OAKLAND -- The competitor in him didn't want to feel good about losing. Golden State's season ended with Friday's Game 6 loss to the San Antonio Spurs.
But Warriors center Andrew Bogut couldn't deny what his body was telling him, specifically his surgically repaired left ankle.
"You don't want to say you're relieved losing a game," he said before his exit interviews at the team facility on Friday. "At the same time, the mental and physical pain I felt the last two or three weeks was getting worse and worse. For the season to end wasn't a terrible thing, but the way it ended was disappointing."
Bogut proved he could be a difference-maker. He was a big reason the Warriors came within two wins from the Western Conference finals. But he was also the reason Golden State didn't advance, as his lack of presence was a major blow to the Warriors.
Dominant early, Bogut faded as the series against San Antonio evolved. By the fourth quarter of Game 6, he was done. He said he could hardly move because of his ankle.
Bogut said he could sometimes feel the tearing of the scar tissue from his surgery in April 2012. When that happened, swelling would follow, leading to pain and immobility. He said he stepped on a foot in Game 5 and it was all downhill from there.
"I managed it every day. Every day was a battle, basically, after April," he said. "Every day I had to come in early to get treatment, just to get it right just enough to get back on the court. My whole playoff campaign was that. Once we started going every other day with the Spurs, it just got worse and worse."
Bogut, who will spend his offseason in Australia and Croatia, said being healthy would allow him to recapture his offensive game. He said he will work out while resting his ankle to avoid adding body fat, since the heavier he is the more pounding his ankle takes.
He said his plan is to play 82 games next season, the last year of his contract ($14.2 million). He said he is encouraged by what he was able to do with a bad left wheel and is convinced he is the answer for the Warriors in the middle.
"I'm excited to get to this offseason and get this ankle right," Bogut said. "I anticipate that three or four months rest should do a world of wonders."
Barnes sustained a laceration above his right eye, just below his brow, when he hit his head on the court in the first half.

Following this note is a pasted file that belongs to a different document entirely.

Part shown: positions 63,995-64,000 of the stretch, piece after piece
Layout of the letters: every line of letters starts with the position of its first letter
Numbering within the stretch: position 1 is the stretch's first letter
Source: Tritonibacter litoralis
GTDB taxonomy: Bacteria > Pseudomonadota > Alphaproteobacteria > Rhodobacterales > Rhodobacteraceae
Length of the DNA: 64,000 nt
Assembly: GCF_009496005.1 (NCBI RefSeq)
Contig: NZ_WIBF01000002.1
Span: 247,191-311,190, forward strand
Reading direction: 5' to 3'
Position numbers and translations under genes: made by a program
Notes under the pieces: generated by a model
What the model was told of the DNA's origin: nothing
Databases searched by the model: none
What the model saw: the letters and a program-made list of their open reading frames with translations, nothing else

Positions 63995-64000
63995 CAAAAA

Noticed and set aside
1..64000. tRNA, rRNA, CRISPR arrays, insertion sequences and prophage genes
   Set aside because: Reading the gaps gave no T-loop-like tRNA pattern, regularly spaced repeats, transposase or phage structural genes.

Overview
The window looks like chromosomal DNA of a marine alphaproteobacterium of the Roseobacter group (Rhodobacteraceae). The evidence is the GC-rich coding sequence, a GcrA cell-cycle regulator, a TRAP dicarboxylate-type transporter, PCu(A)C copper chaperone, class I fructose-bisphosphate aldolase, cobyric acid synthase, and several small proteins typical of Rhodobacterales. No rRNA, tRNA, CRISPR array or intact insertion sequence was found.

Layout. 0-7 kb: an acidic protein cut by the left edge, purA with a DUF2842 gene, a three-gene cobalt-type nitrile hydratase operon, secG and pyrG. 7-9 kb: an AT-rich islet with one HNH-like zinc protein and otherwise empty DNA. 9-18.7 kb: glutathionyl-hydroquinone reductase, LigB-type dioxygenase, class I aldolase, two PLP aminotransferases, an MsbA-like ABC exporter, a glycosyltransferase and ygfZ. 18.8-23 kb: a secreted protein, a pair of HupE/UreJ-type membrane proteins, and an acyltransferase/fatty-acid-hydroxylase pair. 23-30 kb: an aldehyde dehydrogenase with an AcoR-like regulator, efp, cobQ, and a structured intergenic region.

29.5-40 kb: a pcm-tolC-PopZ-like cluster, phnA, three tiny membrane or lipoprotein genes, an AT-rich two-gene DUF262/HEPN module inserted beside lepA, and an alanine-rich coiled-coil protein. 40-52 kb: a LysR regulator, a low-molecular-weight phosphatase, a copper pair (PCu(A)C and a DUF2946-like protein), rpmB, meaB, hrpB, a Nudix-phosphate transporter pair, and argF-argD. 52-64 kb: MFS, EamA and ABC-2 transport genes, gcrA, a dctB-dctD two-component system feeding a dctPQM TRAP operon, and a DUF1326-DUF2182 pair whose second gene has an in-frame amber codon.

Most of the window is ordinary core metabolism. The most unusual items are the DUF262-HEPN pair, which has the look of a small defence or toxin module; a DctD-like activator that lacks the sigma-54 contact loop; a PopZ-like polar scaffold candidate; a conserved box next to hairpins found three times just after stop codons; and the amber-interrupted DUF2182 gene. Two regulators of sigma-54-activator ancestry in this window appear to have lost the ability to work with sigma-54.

"I didn't see the blood," Barnes said. "I remember Steph (Curry) was like, 'Stay down. Stay down.' I opened my eyes, and there were like 20 people standing around me."
Golden State officials said Barnes passed the league-mandated concussion tests.
The NBA's concussion policy dictates any player suspected of having a concussion or concussion symptoms is to be removed from play and evaluated. If the diagnosis is a concussion, that player is not allowed to return the same day. Barnes said he was itching to get back on the court, but the medical staff held him out until he passed the tests.
"This is the place for him," Curry said. "He's bounced around a lot. For him to have hopefully found a home here for the foreseeable future would be huge. I know he wants to be part of a winning team, and I think we have that here now."
Jack will be an unrestricted free agent come July 1. Forward Carl Landry, who has a $4 million player option for next season, can also become a free agent.
The Warriors, however, are expected to be over the luxury tax next season as Curry's extension kicks in, increasing his salary by $6 million.
Jackson hired Kauffman presuming he had to hire an agent of coaches. When he learned he could retain Tellem, Jackson's representative as a player, Jackson made the switch.
Tellem is Warriors general manager Bob Myers' former boss and close friends with executive board member Jerry West.
Jackson has two seasons left on his contract, next season is guaranteed and the Warriors hold an option for 2014-15. Without any further guarantees, Jackson would enter next season as a virtual lame duck in potentially his final contract year.